The company was acquired by Google in 2014, who planned to use Titan Aerospace to develop unmanned aerial vehicles capable of bringing Internet connectivity to remote parts of the world. In January 2017, Google announced that it was abandoning the project.
The company was founded in 2011 by Max Yaney. Vern Raburn, former CEO of Eclipse Aviation, joined the company in 2013. Raburn was previously with Symantec and had been an early employee of Microsoft during its start-up phase.
The company intended to manufacture unmanned aircraft under the designation AtmoSat. The so-called "atmospheric satellites" or Solar Powered Atmospheric Satellite Drones were predicted to travel up to 20 kilometers high and to have satellite-typical functions. Equipped with a solar power system they were projected to, according to the company, fly continuously up to five years and thereby cover four million kilometers.
- Solara 50, with 50-meter wingspan and 15 meters in length, was presented at the fair AUVSI's Unmanned Systems in Washington. Solara 50 was projected to accommodate a payload of 32 kilograms.
- Solara 60, with a payload of more than 100 kg., was a predicted follow-on development.
The Solara AtmoSat platform promised customers around the world real-time images of the earth, voice and data services, navigation and mapping of services and monitoring systems of the atmosphere. The systems hoped to provide signal coverage over 17,800 square kilometers, giving a hypothetical Solara drone greater coverage than 100 terrestrial cell towers.
First and Only Test Flight
On Friday May 1st, 2015, the sole SOLARA 50, registration number N950TA, flew for four minutes and sixteen seconds before impacting the ground following an in-flight structural failure. The aircraft reached an altitude of approximately 520 feet above ground level.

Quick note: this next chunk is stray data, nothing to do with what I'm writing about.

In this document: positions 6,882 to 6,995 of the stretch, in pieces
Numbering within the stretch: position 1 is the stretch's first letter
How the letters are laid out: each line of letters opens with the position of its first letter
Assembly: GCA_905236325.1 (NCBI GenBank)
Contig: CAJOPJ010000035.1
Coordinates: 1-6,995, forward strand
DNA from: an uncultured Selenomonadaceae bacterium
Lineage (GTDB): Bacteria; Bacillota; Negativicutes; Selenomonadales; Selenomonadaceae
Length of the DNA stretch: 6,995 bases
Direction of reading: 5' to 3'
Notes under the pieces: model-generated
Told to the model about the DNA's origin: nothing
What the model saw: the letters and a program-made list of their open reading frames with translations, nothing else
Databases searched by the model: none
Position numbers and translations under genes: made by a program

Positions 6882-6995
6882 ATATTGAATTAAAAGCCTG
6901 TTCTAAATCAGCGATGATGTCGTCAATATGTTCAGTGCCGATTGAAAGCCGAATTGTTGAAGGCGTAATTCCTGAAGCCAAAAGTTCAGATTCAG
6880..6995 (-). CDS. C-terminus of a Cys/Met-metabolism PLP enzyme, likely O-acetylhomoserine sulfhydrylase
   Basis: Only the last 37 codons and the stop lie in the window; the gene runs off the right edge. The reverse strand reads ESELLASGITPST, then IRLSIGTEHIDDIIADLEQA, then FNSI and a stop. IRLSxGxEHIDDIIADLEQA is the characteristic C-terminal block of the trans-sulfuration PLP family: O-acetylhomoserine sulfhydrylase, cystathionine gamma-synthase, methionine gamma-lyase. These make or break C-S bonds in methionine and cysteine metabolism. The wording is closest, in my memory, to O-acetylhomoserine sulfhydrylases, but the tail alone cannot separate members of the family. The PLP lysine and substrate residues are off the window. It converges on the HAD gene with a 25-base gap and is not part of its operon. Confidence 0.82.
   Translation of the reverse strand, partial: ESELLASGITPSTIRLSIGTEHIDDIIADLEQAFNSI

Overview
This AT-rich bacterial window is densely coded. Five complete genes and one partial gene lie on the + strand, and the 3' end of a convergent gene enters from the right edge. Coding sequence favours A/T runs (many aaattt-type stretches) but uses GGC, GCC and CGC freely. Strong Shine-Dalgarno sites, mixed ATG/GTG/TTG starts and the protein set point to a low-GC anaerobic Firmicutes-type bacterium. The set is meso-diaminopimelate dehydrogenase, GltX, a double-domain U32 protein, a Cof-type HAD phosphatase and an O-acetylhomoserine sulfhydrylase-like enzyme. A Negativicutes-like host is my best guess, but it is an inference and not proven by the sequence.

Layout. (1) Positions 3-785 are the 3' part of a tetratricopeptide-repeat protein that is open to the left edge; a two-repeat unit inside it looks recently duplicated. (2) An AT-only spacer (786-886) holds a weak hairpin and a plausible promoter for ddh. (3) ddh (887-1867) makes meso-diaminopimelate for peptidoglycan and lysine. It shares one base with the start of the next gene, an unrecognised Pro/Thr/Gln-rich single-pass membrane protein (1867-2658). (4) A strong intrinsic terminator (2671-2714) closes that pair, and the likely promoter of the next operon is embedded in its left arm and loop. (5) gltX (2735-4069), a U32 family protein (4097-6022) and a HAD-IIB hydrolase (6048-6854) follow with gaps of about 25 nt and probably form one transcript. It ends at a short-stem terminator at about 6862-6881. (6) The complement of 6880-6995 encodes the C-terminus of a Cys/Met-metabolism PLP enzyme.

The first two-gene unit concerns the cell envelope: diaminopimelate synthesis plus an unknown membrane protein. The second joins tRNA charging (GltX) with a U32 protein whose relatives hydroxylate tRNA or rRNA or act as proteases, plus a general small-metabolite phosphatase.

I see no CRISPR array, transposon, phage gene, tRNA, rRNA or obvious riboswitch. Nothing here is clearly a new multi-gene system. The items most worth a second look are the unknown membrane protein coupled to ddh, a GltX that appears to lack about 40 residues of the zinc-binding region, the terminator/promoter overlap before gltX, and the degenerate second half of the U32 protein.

Purchase by Google
According to Manager Magazine at the beginning of March 2014 Facebook had offered $60 million to buy the company. Techcrunch further reported that Facebook wanted to use the drones to supply areas having no internet connection with affordable network access.
- Titan Aerospace - official site
- "Titan Aerospace Appoints Vern Raburn as Chairman and CEO". Unmanned Systems Technology. 17 Oct 2013. Retrieved 2014-11-01.
- Titan Aerospace Developing World's First Solar-Powered Atmospheric Satellite Drones, inhabitat.com
- "Vern Raburn as Chairman and CEO - Titan Aerospace". Titan Aerospace. Archived from the original on 2013-11-01.
- Mayfield, Dan (Oct 16, 2013). "Vern Raburn tapped to lead unmanned aircraft startup". Albuquerque Business First. Archived from the original on 2013-10-24.
- "Google kauft Drohnen-Anbieter Titan Aerospace" (text/html). Cashys Blog (in German). Cashys Blog. 2014-04-14. Retrieved 2014-04-14.
- "Titan Aerospace – Solar Atmospheric Satellites". Titan Aerospace Homepage. Titan Aerospace. 2014-04-14. Archived from the original (text/html) on 2014-04-14. Retrieved 2014-04-14.
- Titan to Hold a Press Conference In D.C. at AUVSI Archived 2014-09-05 at the Wayback Machine.
- "Titan to Hold a Press Conference In D.C. at AUVSI - Titan Aerospace" (PDF). Photon.info. 1 August 2013. Retrieved 1 November 2014.
- "Facebook wird sich an der Drohnen-Firma beteiligen" (in German). manager-magazin.de. March 2014.
- "Facebook Buying Drone Maker Titan Aerospace". TechCrunch. 4 March 2014.
- "Google buys Titan Aerospace of Moriarty". abqjournal.com.
- "Globale Internetversorgung – Google steigt ins Drohnengeschäft ein" (in German). spiegel.de.
- "Alphabet's Access unit gets profiled, reportedly getting a rebrand as Google unifies several projects". 9to5google.com.
- "Report: Google X absorbing robotics division and Titan drone project as Alphabet re-org continues". 9to5google.com.
- "Alphabet cuts former Titan drone program from X division, employees dispersing to other units". 9to5google.com.